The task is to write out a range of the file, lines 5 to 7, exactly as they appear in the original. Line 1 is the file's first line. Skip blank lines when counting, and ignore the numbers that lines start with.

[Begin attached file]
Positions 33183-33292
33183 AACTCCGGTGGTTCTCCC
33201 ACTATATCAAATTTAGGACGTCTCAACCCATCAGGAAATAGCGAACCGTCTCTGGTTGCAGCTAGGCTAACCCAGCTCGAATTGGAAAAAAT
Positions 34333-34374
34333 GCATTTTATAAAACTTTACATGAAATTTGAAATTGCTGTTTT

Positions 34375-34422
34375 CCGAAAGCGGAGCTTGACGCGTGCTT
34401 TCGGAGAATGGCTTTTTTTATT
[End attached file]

34333 GCATTTTATAAAACTTTACATGAAATTTGAAATTGCTGTTTT

Positions 34375-34422
34375 CCGAAAGCGGAGCTTGACGCGTGCTT